The moral outrage and anger, voiced by some segments of the public, at the students arrested recently while demonstrating at City Hall, is wrong. We should keep in mind that, more than 200 years ago, our forefathers dumped tea in Boston Harbor in defiance of the British.
Which one of the following would be the most effective response, for the author's opponents, to dispute the argument?
A. It is unpatriotic to demonstrate in front of City Hall.
(A) is incorrect because it is an opinion, and an inflammatory one at that. Whether or not a behavior is "patriotic" is largely a matter of opinion, and in this case it does not refute the argument. Even though political partisans say things like this all the time, a blanket statement of opinion is never a reasonable counter-argument. Why those people have condemned the protesters, or their opinion of the protesters, is no more relevant to this argument than why the protesters protested in the first place.
B. Students are too inexperienced to understand the consequences of demonstrations.
(B) is incorrect because it's also an opinion, and an exercise in excuse-making. Just who is "too inexperienced" and who is "experienced enough" to do anything is a matter of opinion. Further, claiming that young people who do the wrong thing should be forgiven because they can't understand the consequences is not logical or reasonable. It's an emotional plea for sympathy. In addition, the author is arguing that the outrage against the protesters is wrong; i.e., that they should be forgiven albeit for a different reason. One would assume that to refute the argument, one would have to argue that the outrage against the protest was proper, and at least imply that the protest itself was not.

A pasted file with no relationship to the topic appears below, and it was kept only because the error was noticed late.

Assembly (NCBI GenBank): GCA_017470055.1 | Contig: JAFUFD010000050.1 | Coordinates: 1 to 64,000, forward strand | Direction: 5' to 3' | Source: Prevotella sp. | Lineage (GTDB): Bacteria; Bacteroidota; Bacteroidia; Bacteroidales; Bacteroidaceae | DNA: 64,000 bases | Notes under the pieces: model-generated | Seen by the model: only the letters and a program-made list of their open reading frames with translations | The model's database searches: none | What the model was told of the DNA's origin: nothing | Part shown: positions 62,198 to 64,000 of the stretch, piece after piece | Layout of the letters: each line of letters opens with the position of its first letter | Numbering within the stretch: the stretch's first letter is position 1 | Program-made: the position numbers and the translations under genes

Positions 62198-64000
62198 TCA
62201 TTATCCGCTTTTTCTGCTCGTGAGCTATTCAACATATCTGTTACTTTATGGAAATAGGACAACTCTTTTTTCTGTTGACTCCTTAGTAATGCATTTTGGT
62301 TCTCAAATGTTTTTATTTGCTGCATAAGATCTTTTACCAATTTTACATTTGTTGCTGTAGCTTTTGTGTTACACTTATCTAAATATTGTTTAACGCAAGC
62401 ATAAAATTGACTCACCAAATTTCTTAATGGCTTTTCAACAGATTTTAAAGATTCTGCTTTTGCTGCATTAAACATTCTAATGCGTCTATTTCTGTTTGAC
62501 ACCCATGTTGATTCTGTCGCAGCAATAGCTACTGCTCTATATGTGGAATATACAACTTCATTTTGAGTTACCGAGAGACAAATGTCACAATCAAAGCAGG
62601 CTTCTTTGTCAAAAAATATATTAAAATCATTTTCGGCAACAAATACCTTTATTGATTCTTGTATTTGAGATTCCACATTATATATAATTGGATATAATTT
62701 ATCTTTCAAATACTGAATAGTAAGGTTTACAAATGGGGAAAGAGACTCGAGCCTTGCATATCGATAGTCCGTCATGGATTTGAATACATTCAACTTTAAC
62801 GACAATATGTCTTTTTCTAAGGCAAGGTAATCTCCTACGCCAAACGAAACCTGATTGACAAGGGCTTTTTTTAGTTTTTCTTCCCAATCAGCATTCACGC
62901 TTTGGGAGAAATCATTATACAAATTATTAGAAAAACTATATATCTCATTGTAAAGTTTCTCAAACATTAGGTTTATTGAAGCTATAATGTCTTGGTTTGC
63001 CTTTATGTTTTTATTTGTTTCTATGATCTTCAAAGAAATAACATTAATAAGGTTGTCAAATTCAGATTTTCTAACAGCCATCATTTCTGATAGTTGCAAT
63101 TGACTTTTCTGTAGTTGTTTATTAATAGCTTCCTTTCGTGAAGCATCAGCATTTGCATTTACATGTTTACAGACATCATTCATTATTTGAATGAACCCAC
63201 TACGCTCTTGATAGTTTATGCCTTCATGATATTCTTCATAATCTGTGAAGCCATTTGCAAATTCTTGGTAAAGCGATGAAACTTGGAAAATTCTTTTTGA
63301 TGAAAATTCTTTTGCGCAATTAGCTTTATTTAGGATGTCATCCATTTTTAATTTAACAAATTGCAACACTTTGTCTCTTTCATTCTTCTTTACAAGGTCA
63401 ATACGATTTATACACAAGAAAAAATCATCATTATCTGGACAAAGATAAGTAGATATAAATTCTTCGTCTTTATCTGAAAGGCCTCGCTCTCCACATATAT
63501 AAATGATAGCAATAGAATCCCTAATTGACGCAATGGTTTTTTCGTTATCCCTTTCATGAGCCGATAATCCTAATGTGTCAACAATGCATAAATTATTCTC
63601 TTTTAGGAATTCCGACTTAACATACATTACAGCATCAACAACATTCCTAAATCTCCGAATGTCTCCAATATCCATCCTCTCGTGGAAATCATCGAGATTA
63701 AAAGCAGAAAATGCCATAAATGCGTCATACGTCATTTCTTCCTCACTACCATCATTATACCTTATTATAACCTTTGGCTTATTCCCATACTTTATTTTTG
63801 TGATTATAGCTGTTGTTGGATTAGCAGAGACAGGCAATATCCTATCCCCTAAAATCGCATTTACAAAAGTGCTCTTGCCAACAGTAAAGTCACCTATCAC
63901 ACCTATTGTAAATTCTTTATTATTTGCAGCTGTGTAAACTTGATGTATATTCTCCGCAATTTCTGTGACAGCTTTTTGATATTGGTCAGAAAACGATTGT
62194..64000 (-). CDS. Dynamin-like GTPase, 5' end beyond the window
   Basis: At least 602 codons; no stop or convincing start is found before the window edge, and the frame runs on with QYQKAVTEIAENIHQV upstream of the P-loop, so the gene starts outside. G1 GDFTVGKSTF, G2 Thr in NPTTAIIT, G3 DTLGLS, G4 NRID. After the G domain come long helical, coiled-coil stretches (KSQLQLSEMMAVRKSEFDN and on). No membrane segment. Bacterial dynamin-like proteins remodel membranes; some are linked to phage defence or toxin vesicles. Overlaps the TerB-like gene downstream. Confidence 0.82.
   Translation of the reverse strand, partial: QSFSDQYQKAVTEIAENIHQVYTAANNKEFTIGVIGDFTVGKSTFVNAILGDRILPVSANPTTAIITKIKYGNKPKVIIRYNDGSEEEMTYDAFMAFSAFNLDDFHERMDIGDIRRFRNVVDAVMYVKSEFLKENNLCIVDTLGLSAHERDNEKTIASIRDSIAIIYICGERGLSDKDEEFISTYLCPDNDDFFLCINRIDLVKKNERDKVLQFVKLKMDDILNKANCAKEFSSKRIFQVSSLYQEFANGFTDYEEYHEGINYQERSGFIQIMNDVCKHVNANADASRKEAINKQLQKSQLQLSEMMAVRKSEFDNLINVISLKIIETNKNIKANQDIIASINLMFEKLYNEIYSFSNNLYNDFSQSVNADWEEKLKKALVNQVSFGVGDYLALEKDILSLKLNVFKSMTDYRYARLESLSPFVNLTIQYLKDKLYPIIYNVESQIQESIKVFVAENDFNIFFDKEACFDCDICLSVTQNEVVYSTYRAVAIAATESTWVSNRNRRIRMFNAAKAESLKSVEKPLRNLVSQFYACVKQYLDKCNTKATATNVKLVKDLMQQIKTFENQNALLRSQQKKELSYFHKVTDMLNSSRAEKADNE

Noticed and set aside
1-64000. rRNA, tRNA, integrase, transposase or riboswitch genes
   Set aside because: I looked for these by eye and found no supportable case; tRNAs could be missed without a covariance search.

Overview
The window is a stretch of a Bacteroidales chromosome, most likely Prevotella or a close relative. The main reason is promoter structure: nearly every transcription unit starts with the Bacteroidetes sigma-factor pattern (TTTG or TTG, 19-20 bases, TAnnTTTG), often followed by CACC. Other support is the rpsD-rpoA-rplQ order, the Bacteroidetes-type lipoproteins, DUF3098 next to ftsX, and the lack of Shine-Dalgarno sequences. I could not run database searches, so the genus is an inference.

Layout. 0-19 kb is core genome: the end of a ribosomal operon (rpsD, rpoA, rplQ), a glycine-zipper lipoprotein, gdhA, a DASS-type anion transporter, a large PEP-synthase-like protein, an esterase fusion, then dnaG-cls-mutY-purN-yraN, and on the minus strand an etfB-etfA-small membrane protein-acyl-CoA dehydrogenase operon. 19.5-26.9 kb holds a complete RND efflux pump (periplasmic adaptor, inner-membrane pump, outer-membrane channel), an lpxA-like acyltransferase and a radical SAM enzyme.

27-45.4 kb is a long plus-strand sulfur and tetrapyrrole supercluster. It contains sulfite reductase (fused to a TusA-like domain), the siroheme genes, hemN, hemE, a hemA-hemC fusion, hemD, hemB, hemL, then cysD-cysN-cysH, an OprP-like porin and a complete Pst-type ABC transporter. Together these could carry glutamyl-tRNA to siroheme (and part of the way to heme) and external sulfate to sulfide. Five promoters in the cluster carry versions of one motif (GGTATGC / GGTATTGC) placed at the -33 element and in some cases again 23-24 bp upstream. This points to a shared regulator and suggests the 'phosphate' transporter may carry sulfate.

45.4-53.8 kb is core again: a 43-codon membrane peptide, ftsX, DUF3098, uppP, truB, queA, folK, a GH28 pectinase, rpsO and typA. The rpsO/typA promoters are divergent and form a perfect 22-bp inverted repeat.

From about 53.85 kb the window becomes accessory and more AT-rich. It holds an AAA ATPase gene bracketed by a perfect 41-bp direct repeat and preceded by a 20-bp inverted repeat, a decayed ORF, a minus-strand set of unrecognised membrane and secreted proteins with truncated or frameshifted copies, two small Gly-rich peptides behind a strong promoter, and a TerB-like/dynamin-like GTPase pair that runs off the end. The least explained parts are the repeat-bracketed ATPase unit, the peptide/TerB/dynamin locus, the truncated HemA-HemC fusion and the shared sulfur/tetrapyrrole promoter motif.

C. In today's world, one's beliefs and conscience are rarely the reasons for one's actions.
(C) is incorrect because, like (B), it is an attempt to make an excuse for the protesters or justify the protest, which is the same thing the author is trying to do. Why the protesters were out protesting is irrelevant, as are the other people's reasons for denouncing the protesters. Having a "reason" to do the wrong thing does not make it any less wrong.
D. The American patriots who threw tea into Boston Harbor had some public support for their cause.
(D) is incorrect because the author is trying to justify this protest by implicitly comparing it to the Boston Tea Party. This response implies that the current protesters have no public support, but that fact cannot be ascertained from the stimulus. Regardless, the author is not using public support as the basis for his argument that the protesters should not be condemned for protesting.
E. Simply because some past demonstrations by citizens are considered justified, doesn't mean that all such acts are justified.
(E) is correct. The author's argument is that those who have denounced the protesters are wrong, because the 18th-century Boston Tea Party has been accepted as legitimate and celebrated throughout history as an heroic act of defiance. The obvious weakness in the argument is that not all protests are created equal. Obviously, just because one protest that took place a very long time ago, under very different social conditions, has been accepted and celebrated does not mean that EVERY protest is legitimate or worth celebrating.